Business

SC strikes down Sec 66A of IT Act, calls it unconstitutional

The Supreme Court on Tuesday quashed the controversial Section 66A of the Information Technology (IT) Act, which criminalizes “causing annoyance or inconvenience” online or electronically, stating violation of the fundamental right of freedom of expression guaranteed in the Constition of India under Article 19(1) A. 

The Court said that the provision under Section 66A, which has been a subject of several arrests in the past few years after it was introduced in 2000, is vague and imprecise. Every citizen has a right to know information and a particular content maybe be annoying or inconvenient to someone but that doesn’t mean that the right to information should be curtailed, the judged said.

Article 19 (2) of the Constitution allows for some restriction on the right to information but the Section 66A does not come within the permitted restrictions, the Court said. The government’s law officers had earlier assured the Court that it will apply the section 66A in a reasonable manner, however a long judgement by judge RF Nariman said that governments come and go and the new government may not stand by the assurance given by the past one. 

The Centre has been arguing that quashing 66a completely will not be right since it needs some mechanism to exercise some control over the content shared on the Internet, which can be subject to abusive and potentially damaging. After Tuesday’s judgement, it is not clear if the government is left with any options. 

“There is rule of law and rule by the law. The Supreme Court has shown that it is with the times, tech-savvy and ready to stand up and uphold the constitutional principles that make India the celebrated democracy. This is how Digital India will be made in India,” said Mishi Choudhary, executive director, Software Freedom Law Centre India. She is also the legal counsel of Faisal Farooqi, CEO of Mouthshut, which is one the parties contesting the provision.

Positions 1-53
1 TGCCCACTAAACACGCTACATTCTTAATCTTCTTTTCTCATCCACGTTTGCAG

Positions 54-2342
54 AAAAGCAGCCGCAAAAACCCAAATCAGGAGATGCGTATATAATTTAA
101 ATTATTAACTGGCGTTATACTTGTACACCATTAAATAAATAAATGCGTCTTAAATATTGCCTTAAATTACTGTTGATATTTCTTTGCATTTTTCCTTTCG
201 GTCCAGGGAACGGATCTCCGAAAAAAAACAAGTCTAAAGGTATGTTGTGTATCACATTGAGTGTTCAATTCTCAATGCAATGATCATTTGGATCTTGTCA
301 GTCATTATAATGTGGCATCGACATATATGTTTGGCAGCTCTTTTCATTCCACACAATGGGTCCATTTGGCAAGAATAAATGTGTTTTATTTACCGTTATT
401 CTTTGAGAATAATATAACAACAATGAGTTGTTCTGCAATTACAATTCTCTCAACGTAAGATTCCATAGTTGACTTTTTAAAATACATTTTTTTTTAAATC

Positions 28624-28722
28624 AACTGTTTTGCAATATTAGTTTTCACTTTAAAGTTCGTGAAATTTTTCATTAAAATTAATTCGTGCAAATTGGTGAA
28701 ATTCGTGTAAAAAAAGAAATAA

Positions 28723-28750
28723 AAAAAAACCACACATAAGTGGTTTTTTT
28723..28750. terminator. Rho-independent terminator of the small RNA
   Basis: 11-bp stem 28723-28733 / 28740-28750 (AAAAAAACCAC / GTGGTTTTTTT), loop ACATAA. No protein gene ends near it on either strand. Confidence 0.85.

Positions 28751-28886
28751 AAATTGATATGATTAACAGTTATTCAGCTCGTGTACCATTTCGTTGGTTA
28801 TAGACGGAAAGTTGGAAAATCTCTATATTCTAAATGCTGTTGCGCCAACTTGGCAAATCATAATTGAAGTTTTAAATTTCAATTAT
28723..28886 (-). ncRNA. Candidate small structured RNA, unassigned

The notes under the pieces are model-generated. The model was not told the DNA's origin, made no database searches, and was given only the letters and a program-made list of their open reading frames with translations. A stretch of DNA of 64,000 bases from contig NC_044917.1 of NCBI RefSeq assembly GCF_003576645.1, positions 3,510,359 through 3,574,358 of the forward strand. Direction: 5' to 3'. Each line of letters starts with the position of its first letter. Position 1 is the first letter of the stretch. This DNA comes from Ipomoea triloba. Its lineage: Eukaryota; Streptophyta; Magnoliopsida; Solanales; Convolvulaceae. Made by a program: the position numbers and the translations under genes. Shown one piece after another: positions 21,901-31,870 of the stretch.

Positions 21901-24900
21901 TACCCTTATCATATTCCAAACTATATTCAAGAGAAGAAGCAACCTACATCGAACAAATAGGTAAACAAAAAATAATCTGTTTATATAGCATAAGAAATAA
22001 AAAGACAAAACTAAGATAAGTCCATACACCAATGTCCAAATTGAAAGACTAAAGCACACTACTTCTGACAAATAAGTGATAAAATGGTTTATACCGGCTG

The first Public Interest Litigation (PIL) against Section 66A was filed by a then 21-year-old student Shreya Singhal in 2012. Her petition had stated that “the phraseology of section 66A of the IT Act, 2000, is so wide and vague and incapable of being judged on objective standards, that it is susceptible to wanton abuse and, hence, falls foul of Article 14, 19 (1)(a) and Article 21 of the Constitution.” Singhal also argued that “unless there is judicial sanction as a prerequisite to the setting into motion the criminal law with respect to freedom of speech and expression, the law as it stands is highly susceptible to abuse and for muzzling free speech in the country.”

There were several incidents a few years ago, which sparked outcry against the Section 66A. While the Maharashtra government arrested two girls in Palghar near Mumbai for criticizing on Facebook the shutdown in the city for Shiv Sena chief Bal Thackeray’s funeral, a businessman in Puducherry was arrested for comments made on Twitter against finance minister P. Chidambaram’s son Karti Chidambaram.

There was also an incident in which, Ambikesh Mahapatra, a professor of chemistry from Jadavpur University in West Bengal was arrested for posting a cartoon depicting chief minister Mamata Banerjee on a social networking site and another one involving arrests of two Air India Ltd employees.

Post these incidents, the government strengthened the enforcement of the law by mandating that complaints under this Section can be registered only with the permission of an officer of or above the rank of deputy commissioner of police, and inspector general in metro cities. Though the government has managed to curtail the number of arrests under 66A since then, champions of Internet continue to voice concerns against it saying that it being used by the politicians as a weapon to curb criticism online.